Bitcoin everywhere in El Salvador

El Salvador

Crypto is in the news everywhere for its eye-popping growths and equally eye-popping falls. Amidst all this, a small country in North America, El Salvador, has become the first country in the world to approve the use of bitcoin as legal tender. Citizens, investors, and tourists can now use bitcoin just as any other currency to buy almost anything. It was President Bukele who introduced the bill in the parliament, which got approved within 24 hours! It seems outlandish that this first-of-a-kind move is being undertaken out of the blue by such a tiny country (104th by nominal GDP). Let’s dig a little bit deeper by looking at a few statistics. El Salvador is home to a population of 6.4M people. 1.5M are expatriates (citizens living in other countries). To support their family, these ex-pats send back their earnings to El Salvador, mainly in USD, which is currently used as a tender in the country (apart from its currency col√≥n, which is as good as dead). In fact, the amount of money that is sent back makes up 20+% of the country’s GDP!

Why Bitcoin?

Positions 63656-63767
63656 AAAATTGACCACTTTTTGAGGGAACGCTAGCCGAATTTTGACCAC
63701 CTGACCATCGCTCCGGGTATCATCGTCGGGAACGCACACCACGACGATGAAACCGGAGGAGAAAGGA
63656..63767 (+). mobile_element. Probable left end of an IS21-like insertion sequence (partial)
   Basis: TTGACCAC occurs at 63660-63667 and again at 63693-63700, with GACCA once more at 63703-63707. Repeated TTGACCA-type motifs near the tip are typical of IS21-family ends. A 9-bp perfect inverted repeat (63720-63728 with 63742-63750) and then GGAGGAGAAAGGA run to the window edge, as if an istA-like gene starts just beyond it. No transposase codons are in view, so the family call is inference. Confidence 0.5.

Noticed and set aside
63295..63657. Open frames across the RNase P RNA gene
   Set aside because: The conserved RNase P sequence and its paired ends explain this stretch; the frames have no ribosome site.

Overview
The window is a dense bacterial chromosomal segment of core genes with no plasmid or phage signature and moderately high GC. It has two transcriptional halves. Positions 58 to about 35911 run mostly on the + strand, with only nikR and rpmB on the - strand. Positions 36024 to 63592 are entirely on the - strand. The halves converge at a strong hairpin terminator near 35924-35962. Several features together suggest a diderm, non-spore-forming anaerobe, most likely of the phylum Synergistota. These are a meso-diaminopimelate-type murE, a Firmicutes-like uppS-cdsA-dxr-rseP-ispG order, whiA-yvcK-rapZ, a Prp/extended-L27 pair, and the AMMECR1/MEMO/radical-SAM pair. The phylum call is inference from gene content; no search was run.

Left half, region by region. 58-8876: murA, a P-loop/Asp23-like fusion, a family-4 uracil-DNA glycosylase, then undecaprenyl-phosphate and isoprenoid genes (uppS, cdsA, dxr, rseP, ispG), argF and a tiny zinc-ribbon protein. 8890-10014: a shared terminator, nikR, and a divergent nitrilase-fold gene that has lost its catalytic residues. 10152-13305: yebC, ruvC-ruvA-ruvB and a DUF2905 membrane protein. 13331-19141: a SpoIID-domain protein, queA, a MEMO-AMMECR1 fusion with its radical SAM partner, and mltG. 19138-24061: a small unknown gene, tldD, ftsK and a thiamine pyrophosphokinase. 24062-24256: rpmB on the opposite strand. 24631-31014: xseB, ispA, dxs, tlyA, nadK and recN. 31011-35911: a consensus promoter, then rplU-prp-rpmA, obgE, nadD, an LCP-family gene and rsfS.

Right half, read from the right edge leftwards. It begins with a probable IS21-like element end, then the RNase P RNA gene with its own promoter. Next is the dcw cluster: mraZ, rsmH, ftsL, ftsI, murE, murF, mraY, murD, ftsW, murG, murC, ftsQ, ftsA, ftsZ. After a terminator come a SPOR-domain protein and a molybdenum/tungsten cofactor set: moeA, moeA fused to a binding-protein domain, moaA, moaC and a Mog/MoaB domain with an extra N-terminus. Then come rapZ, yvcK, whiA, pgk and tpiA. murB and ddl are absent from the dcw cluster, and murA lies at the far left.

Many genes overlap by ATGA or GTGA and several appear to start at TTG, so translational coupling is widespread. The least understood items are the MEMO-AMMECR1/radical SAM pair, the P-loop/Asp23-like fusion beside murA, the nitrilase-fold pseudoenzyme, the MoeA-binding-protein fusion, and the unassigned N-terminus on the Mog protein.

How does one send back money overseas? That’s where banks come to aid, but not before they charge a hefty transaction fee. El Salvadorian ex-pats pay Millions of dollars in these transaction fees. Most of Them are workers and labourers in western and middle eastern countries, who earn low wages. This is also detrimental for the country, which loses a significant chunk of its GDP because of these charges. Enter bitcoin. Ex-pats can now send back money at no extra cost! The other reason for bitcoin’s adoption was to attract foreign investment, which it does not have a lot of, owing to its extraordinarily high crime rates (more charts). However, there are problems. Big problems. Calling bitcoin volatile is an understatement. Citizens are not comfortable dealing with such an unstable currency. The International Monetary fund has raised concerns, and the World Bank refused to assist El Salvador, citing transparency concerns and environmental damage (Bitcoin mining requires lots of electricity). The world looks at this as an experiment, the first of its kind. Time will tell us where this leads.


Further Reading:

The Economy of El Salvador

List of countries by Remittances (India tops it!)

Electricity Consumption in Crypto Mining (As much as Malaysia) 

World Bank  (A bank for Governments)

International Monetary Fund (Oversees world’s monetary stability)

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